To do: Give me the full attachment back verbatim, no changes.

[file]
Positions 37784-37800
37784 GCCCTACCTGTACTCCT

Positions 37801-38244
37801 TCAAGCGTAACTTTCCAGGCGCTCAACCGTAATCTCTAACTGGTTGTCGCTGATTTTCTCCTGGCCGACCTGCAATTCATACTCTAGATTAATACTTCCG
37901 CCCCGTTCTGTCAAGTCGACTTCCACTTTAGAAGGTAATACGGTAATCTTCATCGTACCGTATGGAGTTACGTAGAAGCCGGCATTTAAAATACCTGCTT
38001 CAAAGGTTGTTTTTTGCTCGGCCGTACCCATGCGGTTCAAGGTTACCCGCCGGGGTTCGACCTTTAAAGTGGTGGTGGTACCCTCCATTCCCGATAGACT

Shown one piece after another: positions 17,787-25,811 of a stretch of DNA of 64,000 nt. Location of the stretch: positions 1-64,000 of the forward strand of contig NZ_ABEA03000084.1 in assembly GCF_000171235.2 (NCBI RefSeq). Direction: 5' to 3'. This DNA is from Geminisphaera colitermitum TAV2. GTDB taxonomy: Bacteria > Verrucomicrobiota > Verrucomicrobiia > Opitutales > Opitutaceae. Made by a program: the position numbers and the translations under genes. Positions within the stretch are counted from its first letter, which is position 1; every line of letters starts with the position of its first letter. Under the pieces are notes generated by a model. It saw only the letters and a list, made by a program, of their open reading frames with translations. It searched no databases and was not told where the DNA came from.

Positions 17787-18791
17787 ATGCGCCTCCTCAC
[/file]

Positions 37784-37800
37784 GCCCTACCTGTACTCCT

Positions 37801-38244
37801 TCAAGCGTAACTTTCCAGGCGCTCAACCGTAATCTCTAACTGGTTGTCGCTGATTTTCTCCTGGCCGACCTGCAATTCATACTCTAGATTAATACTTCCG
37901 CCCCGTTCTGTCAAGTCGACTTCCACTTTAGAAGGTAATACGGTAATCTTCATCGTACCGTATGGAGTTACGTAGAAGCCGGCATTTAAAATACCTGCTT
38001 CAAAGGTTGTTTTTTGCTCGGCCGTACCCATGCGGTTCAAGGTTACCCGCCGGGGTTCGACCTTTAAAGTGGTGGTGGTACCCTCCATTCCCGATAGACT

Shown one piece after another: positions 17,787-25,811 of a stretch of DNA of 64,000 nt. Location of the stretch: positions 1-64,000 of the forward strand of contig NZ_ABEA03000084.1 in assembly GCF_000171235.2 (NCBI RefSeq). Direction: 5' to 3'. This DNA is from Geminisphaera colitermitum TAV2. GTDB taxonomy: Bacteria > Verrucomicrobiota > Verrucomicrobiia > Opitutales > Opitutaceae. Made by a program: the position numbers and the translations under genes. Positions within the stretch are counted from its first letter, which is position 1; every line of letters starts with the position of its first letter. Under the pieces are notes generated by a model. It saw only the letters and a list, made by a program, of their open reading frames with translations. It searched no databases and was not told where the DNA came from.

Positions 17787-18791
17787 ATGCGCCTCCTCAC